PPC has changed dramatically over the last 10 years and it has undergone numerous updates and restructures, however the fundamentals basically remain the same. Users see adverts in the search results and every time an ad is clicked, Google charges the advertiser.
In 2009 Google reported that the revenue from Google Ads was £17 Billion. Compare this to £90 Billion what they reported at the end of 2018 and we can see that PPC is only going to get bigger and we need to be engaged and adapt to changes.
Initially, Google Ads was introduced in 2000 which showed adverts on the right hand side of organic results on a high bid wins basis. This was reworked and revamped in 2002 when Google introduced Quality Score and Relevancy as factors in determining where adverts showed. Higher Quality Score (from 1 to 10) and relevancy would mean Google would reward you with a reduced cost per click
2008 saw the Introduction of the Display Network allowing graphical content to be shown on other websites. This content could be uploaded into Google’s interface and the user would choose the various websites on which they would like to advertise.
2012 saw the release of Google Shopping. This was a major enhancement as it allowed visual images, products, brands, and prices to be shown in the search results alongside competitors.
Recently there have been numerous changes to PPC such as sitelinks, ad extensions, and just recently lead extensions (currently in beta) which allow for additional links links to your website.
Over the last 12 months there have been some interesting results from PPC.
However, Google is not the only fish in the sea. Over the last few years Bing has come onto the scene and are increasing their audience. The table above shows the market place for 2019. Generally, it is cheaper to advertise on these other platforms as the competition is not as high.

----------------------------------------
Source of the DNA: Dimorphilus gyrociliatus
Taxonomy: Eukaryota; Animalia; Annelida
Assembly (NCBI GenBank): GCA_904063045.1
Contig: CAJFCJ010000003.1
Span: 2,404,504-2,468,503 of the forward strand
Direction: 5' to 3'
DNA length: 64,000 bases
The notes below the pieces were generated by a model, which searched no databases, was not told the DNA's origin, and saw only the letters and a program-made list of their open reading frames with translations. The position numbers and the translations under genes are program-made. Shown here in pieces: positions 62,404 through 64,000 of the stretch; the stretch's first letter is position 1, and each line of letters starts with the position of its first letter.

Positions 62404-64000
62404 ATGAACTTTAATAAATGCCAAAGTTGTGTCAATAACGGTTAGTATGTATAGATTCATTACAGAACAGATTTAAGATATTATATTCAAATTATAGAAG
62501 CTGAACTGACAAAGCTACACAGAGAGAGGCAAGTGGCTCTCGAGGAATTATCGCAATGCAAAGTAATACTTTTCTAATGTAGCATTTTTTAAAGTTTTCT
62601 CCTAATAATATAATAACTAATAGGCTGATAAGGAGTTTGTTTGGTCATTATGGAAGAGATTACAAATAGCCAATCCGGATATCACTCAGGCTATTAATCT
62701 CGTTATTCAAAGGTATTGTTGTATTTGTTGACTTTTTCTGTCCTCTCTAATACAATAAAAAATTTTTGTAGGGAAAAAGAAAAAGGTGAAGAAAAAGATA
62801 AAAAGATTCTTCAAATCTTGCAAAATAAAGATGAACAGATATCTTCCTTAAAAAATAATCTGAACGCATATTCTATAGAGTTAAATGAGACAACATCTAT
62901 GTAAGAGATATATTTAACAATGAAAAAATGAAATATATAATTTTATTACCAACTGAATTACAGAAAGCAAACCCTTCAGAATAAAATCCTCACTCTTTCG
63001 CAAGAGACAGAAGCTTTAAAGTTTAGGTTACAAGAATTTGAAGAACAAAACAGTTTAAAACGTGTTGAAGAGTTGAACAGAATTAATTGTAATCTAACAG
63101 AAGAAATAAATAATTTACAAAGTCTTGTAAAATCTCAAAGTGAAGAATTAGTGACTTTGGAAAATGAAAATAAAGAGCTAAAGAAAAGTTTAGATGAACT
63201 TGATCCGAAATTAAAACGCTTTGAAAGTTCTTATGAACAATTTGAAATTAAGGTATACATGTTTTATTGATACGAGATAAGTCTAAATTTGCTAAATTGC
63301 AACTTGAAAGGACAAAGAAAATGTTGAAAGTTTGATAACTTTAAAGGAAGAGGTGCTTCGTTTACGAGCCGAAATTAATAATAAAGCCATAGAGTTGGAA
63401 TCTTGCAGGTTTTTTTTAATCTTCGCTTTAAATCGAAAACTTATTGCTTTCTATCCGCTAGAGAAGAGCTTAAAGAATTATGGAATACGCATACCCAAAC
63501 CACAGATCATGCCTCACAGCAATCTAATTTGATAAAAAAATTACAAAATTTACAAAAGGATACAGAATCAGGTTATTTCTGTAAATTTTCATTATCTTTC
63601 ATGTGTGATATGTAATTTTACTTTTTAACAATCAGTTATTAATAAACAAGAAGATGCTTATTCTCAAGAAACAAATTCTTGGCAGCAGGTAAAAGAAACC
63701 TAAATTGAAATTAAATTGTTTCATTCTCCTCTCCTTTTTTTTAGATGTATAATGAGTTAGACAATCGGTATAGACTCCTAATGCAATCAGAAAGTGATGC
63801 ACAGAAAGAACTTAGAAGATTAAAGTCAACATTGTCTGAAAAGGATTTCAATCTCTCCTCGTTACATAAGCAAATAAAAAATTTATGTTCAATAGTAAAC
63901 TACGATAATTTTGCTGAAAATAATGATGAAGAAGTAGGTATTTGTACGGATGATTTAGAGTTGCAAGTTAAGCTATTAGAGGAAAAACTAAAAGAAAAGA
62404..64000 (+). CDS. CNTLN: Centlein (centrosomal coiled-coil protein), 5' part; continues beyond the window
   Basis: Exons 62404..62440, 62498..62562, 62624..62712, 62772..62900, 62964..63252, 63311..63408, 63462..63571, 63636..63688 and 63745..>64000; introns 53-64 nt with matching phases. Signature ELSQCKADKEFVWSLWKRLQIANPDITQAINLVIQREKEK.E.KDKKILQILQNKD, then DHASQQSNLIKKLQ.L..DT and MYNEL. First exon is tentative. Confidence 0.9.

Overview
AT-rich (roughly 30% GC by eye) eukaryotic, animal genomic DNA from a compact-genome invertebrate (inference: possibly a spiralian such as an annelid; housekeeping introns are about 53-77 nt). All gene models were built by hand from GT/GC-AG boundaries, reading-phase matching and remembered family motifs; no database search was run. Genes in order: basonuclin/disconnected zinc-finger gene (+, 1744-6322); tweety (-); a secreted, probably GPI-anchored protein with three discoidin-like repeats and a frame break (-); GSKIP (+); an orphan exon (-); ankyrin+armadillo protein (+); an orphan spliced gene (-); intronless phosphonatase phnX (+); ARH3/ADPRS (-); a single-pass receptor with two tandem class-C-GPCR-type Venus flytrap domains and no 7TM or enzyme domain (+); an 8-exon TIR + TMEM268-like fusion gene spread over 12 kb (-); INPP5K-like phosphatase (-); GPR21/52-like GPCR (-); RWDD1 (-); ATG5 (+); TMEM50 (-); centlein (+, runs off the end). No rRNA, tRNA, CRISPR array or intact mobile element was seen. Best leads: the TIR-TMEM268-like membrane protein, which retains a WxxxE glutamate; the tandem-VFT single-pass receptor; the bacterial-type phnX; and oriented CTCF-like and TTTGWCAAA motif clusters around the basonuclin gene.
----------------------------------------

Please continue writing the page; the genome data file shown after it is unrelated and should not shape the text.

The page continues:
Know your audience
Paid search audience targeting, is the best of both worlds. With audience targeting on paid search, you’re not only getting your ads in front of the right people, you’re getting it in front of them when they are actively searching for property.
Use Automation Rules
Google Ads (and other platforms) have several automation factors and rules that can be set up to help you a lot of time and money. However, be careful as there is still a lot of human element involved and the rules need to be set up and monitored regularly.
This is quite a grey area because it is very difficult to pinpoint what actually led to a conversion. Most people do not convert on their first visit to a website. They may initially visit the page after clicking on a paid ad, bookmark the page, come back to it later on, via a direct link, possibly on a different device, before clicking after seeing a Social Media post. Which of these channels should be attributed to the conversion?
Having a clear attribution model will help understand what devices and platforms are aiding conversions, and which are ineffective. Understanding and monitoring customer engagement is key.
Keeping up to date
Google (and other platforms) are constantly changing their methods and introducing new features. With this in mind it is important that you keep upto date with these updates.
Be aware of other PPC Platforms
As PPC becomes more and more popular, it is no surprise that new methods and strategies are being introduced on a regular basis. Below is a list of alternative PPC methods.
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